Animal Outpatient Care Center of Truckee-Tahoe   
"The Doctor's Office for Pets"
10939A Industrial Way, Truckee, CA   96161  
530-587-5144   fax 530-587-3594            email Doc's Office for Pets
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The Animal Outpatient Care Center of
Truckee-Tahoe
"The Doctor's Office for Pets"
Brooks Bloomfield DVM,  
Gina Kang DVM, Elyse Math DVM

Telephone: 530-587-5144       
Open 8-5  M-F     
Dogs, Cats, Reptiles, Small mammals and Wildlife
For After Hours Emergencies call:
Animal Emergency Center Reno 775-851-3600
Veterinary Emergency of Truckee  530-587-0881
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2006 - 2013 last updated 11/1/13
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BELOW FOR IMPORTANT
ANIMAL CONTACT INFO
The Doctor's Office
for Pets
Pad Injuries

• Be safe. Even a “best friend” can snap reflexively when a painful foot is
grasped. Have assistance and or use a muzzle if there is any question of
being bitten.
• Stop any bleeding by applying pressure for five full minutes to the toe or
unless the bleeding is bad enough to be worth risking losing the foot, and
then never more than 5 minutes at a time without releasing it.
• Clean and flush wound if possible, especially eroded pads or flaps of
pad, as they often contain small debris. This may sting and or re-start
bleeding. Save for later if in remote location with minimal supplies. Dry
foot as completely as possible.
• Apply a small amount of antibiotic ointment, especially to
eroded/exposed pads.
• Apply bandage starting with a non-stick pad or piece of gauze on the
wound. Wrap from toes up to just past the paw with a layer of overlapping
gauze bandage, using steady, firm, pressure. Cover with a layer of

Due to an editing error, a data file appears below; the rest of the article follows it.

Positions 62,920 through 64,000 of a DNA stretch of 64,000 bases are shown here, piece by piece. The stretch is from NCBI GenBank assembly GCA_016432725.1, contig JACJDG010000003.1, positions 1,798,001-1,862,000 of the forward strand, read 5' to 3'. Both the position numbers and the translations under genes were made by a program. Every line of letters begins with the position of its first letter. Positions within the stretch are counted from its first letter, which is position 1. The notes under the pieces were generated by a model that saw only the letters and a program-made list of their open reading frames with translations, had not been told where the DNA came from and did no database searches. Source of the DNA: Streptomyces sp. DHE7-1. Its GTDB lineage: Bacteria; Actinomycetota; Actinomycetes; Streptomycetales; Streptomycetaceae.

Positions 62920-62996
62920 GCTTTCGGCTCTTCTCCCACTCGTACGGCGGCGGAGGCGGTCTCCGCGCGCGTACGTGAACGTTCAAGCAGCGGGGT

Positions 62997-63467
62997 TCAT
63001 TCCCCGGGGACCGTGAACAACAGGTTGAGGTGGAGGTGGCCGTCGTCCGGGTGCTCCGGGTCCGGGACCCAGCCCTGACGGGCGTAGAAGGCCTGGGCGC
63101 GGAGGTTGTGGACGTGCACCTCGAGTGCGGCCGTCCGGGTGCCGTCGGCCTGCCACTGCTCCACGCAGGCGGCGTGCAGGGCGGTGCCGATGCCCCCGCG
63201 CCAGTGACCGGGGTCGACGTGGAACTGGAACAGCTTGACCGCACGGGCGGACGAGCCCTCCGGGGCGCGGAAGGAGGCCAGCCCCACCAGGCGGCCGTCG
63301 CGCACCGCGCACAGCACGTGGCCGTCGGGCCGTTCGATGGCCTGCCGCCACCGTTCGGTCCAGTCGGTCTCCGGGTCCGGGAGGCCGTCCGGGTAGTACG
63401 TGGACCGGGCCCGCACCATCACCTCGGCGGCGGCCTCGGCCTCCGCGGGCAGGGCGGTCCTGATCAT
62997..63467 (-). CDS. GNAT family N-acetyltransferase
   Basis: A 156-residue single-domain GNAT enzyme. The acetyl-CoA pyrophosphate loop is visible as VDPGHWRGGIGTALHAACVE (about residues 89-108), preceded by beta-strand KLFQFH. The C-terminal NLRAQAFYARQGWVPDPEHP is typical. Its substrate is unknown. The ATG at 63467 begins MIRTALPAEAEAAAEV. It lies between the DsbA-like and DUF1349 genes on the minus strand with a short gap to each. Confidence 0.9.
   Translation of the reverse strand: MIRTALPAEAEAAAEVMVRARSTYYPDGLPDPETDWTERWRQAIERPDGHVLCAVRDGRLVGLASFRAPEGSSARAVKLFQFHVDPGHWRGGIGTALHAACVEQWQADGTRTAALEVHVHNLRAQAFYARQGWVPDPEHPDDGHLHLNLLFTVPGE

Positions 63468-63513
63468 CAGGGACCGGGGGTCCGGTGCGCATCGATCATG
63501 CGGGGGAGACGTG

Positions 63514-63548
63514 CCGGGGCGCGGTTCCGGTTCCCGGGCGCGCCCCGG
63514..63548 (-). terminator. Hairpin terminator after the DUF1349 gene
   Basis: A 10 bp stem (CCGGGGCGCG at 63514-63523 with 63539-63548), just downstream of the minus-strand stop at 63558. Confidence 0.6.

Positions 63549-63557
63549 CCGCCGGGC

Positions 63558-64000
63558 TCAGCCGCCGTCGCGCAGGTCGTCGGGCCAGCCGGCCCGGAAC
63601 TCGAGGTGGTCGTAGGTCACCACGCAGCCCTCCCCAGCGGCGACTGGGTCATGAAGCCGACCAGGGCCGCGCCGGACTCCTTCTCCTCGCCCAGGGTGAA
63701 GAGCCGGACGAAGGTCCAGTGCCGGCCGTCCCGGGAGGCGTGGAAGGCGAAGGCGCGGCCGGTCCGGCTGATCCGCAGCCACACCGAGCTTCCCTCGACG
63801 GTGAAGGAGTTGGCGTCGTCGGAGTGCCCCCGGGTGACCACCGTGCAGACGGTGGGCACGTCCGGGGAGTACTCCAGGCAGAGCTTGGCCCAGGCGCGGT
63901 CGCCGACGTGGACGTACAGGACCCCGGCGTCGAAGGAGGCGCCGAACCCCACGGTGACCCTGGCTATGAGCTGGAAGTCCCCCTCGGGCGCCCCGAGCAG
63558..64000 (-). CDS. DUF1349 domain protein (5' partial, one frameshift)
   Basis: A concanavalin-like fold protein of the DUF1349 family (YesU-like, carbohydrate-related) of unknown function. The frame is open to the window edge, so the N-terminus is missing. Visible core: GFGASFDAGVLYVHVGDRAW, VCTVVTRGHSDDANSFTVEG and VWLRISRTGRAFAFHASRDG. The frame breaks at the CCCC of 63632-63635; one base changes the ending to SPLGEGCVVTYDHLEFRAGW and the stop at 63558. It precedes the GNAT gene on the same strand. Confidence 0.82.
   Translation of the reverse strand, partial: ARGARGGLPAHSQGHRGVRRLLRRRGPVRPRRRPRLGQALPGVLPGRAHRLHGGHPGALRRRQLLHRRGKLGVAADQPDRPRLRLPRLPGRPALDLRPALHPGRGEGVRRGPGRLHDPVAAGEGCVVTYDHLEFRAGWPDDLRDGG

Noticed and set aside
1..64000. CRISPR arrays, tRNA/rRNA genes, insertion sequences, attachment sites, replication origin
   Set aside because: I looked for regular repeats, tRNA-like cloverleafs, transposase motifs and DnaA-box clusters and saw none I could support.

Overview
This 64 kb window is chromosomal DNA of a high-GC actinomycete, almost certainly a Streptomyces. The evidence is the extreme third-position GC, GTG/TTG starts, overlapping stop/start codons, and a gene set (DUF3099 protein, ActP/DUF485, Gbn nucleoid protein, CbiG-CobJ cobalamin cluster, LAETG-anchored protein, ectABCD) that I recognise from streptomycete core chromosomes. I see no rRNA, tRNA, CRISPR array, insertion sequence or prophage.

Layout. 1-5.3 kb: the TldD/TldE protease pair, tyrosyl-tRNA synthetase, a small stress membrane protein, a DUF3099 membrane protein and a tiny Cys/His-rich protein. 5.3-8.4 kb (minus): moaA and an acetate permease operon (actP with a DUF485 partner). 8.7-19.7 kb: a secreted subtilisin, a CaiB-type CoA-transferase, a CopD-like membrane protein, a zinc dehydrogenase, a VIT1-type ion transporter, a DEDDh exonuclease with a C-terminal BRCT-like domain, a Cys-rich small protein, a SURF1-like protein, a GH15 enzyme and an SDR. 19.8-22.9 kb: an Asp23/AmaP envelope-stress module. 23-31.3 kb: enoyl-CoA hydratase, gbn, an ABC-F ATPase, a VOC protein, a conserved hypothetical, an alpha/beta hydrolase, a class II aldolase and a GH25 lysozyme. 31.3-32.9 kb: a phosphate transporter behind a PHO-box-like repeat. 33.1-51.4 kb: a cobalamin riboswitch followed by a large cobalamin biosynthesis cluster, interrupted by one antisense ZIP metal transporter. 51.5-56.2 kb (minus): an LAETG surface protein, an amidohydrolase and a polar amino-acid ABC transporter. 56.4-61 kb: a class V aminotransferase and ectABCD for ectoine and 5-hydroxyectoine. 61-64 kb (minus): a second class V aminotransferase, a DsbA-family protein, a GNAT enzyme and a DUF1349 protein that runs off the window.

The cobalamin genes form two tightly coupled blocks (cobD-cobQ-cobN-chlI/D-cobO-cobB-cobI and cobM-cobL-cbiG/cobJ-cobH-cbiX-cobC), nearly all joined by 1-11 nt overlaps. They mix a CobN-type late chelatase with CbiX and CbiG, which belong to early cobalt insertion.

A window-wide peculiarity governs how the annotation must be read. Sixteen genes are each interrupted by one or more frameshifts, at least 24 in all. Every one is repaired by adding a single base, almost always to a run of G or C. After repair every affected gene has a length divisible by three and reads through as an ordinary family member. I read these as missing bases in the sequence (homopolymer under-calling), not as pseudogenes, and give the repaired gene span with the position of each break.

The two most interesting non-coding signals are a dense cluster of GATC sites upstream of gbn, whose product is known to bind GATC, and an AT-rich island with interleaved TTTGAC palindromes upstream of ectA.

cohesive wrap or tape applying overlapping pressure. Never use a
tourniquet. Leave the toes visible at the tips if possible and if there is any
swelling above or below the bandage remove it immediately.
• If an eroded or exposed pad rather than a deep slice, then just enough
pressure to keep the bandage on is all that is necessary. A cotton sock is
an effective cover for an eroded foot pad. Use only breathable booties.
Change any wet bandages or other covering immediately.
• See a veterinarian for complete wound care especially if bleeding
persists, there is pain, or any underlying tissue is exposed. Do not give
ibuprofen, acetaminophen, or any other over the counter pain reliever.
Many are toxic and almost all interfere with blood clotting.
• Use whatever you have that’s clean to apply pressure, cover, and protect
the foot if you do not have a first aid kit. Handkerchiefs and neckerchiefs
make good bandages as to shirt sleeves torn off at the shoulder. Socks
and stocking are good coverings for injured foot pads and can be applied
in several layers to pad and help stop bleeding.
Does your pet need a tune up
before winter arrives?
Make an appointment today for
your annual exam!